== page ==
The Experimental Cinema Group at CU Boulder was ushered in by Carla Selby and Gladney Oakley and was later carried forward by Bruce Connor and Stan Brakhage. It is now called First Person Cinema and the curator is Don Yannacito. This program was started in 1955 with the intention of bringing an awareness of the personal cinema to Boulder, and has become a highly respected international showcase for the makers of personal film. It is the longest running program in the world screening avant garde film and video work.
Most screenings are on Mondays at 7:00pm in the Visual Arts Complex Auditorium 1B20 / Admission is $5.00, or one punch on the IFS punch card, and free for students. Call 303 492 7574 for info.
Student Award Showcase
Monday, January 30
Winners of The Grillo Awards
Made possible with funds from the Arts and Cultural Enrichment Fee. Free admission. The Grillo awards are designed to encourage excellence in flmmaking and help defray some of the expenses required to pursue a degree in flm production. A total of up to $17,000 of Grillo funds is distributed each year to four tiers of production students. Final recipients and individual award amounts will be determined each semester by in-class student votes and a panel of judges made up of CU Film Studies faculty and outside professionals. A selection of award-winning flms will be shown one night only. The Grillo Awards are drawn from a University of Colorado Foundation fund set up in the early 1990s by the founder and former Director of the CU Film Studies Program, Virgil Grillo (1938-1994), whose dedication and vision helped shepherd Film Studies from its modest beginnings in the 1970s to an undergraduate program with some 600 students.
Monday, February 13
"The films of David Gatten brand the brain and the retina with equal force. They consist partly of cerebral puzzles and partly of lyrical reveries, and their central drama lies in the space between, where facts transform into poetry and transient experiences are assimilated into systems of knowledge." – Tom McCormack, Moving Image Source
David Gatten (b. 1971, Ann Arbor, MI) likes 3 things best but prefers them in 15 to 26 variations: books, movies, wood. You do the math. The answer is not 5, nor is it 11, 17, or 19. So much for the early primes. Desire across distance. Words staging themselves in time and space. The grain of it all. You get the idea. 12. Or 24. FPS, that is.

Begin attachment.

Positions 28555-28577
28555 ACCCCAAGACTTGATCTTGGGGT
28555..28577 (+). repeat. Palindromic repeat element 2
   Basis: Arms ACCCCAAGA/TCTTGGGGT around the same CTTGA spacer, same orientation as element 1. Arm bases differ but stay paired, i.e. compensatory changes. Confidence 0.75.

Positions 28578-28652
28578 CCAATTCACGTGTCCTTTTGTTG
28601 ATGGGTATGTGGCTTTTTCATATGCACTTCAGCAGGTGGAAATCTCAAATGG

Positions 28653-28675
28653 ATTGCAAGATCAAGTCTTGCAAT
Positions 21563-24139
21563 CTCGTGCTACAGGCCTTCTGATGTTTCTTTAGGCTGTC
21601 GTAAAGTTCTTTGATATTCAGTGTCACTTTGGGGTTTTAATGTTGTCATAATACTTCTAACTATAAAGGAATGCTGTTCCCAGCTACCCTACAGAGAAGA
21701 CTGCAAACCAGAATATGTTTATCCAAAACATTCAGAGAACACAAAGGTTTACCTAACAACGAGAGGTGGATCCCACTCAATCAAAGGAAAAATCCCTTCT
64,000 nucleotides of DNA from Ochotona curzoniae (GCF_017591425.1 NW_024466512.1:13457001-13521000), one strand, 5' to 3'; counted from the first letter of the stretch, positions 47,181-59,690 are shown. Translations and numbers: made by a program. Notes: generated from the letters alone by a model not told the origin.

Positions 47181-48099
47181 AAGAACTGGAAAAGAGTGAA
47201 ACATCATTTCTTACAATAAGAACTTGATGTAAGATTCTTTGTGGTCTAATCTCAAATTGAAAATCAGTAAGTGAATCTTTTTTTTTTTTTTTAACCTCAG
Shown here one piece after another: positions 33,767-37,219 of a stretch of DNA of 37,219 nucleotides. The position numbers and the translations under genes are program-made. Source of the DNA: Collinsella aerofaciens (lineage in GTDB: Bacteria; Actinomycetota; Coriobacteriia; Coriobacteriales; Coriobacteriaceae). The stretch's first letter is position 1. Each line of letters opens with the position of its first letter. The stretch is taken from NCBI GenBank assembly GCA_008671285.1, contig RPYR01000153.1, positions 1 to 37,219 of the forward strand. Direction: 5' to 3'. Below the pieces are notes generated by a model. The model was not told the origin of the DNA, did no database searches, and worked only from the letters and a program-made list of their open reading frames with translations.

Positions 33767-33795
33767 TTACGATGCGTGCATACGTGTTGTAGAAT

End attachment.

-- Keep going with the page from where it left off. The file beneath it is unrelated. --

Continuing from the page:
His works have screened 14 times at the New York Film Festival, 10 times at Chicago Filmmakers, 9 times at the London Film Festival, 4 times at the Toronto International Film Festival, twice in the Whitney Biennial (2002, 2006), and once on a river barge floating down the Hudson.
Take a deep breath and count slowly: 20 . . . 21 . . . 25 . . . 26. (You'll find the rest; trust me)
8 of Gatten's 28 movies are currently being preserved by The Academy of Motion Picture Arts & Sciences. (The other 20 are pretty much just as good, but in color). (Well, at least 16 of them.) He recently read The History of The Thirteen by Balzac and loved it. Many people believe 23 is the most frequently appearing number in the universe. But Gatten knows it is 27.
There is always a mistake; a sin of omission - if you're lucky. Name it and I'll buy you a drink.
He likes the numbers 0-28, as you might already have deduced. If you are counting and keeping track, that is.
Monday, February 27
Basma ALSHARIF is an Artist/Filmmaker born in Kuwait to Palestinian parents, raised between France and the US. Since receiving a Master of Fine Arts in 2007 from the University of Illinois at Chicago, she developed her practice nomadically between Chicago, Cairo, Beirut, Sharjah, Amman, the Gaza Strip and Paris. Basma's work centers on the human condition in relation to shifting geopolitical landscapes and natural environments. Interested in what cannot ever be proven or explained, she uses photography, film, video, sound, language and performance to reveal the fallibility of our perception and of history. Engaging with politics on a visceral level through pieces characterized by their immersive, lyrical qualities, Alsharif creates familiar environments that lure us into unsettling experiences of being comfortable and foreign simultaneously.
Major exhibitions include: Le Prix Découverte des Rencontres d'Arles, les Module at the Palais de Tokyo, Here and Elsewhere at the New Museum, the Jerusalem Show, Yamagata Documentary Film Festival, the Berlinale, the Sharjah Biennial, Videobrasil, and Manifesta 8. She received a jury prize at the Sharjah Biennial 9, the Marion MacMahon award at Images, and was awarded the Marcelino Botin Visual Arts grant. Basma is represented by Galerie Imane Farés in Paris, distributed by Video Data Bank and Arsenal, and is now based in Los Angeles.
Akosua Adoma Owusu
Monday, April 10
Akosua Adoma Owusu (born January 1, 1984) is a Ghanaian-American avant-garde filmmaker and producer whose films have screened worldwide in prestigious film festivals, museums, galleries, universities and microcinemas since 2005. Her work addresses the collision of identities, where the African immigrant located in the United States has a “triple consciousness.” Owusu interprets Du Bois’ notion of double consciousness and creates a third identity or consciousness, representing the diverse consciousness of women and African immigrants interacting in African, white American, and black American culture.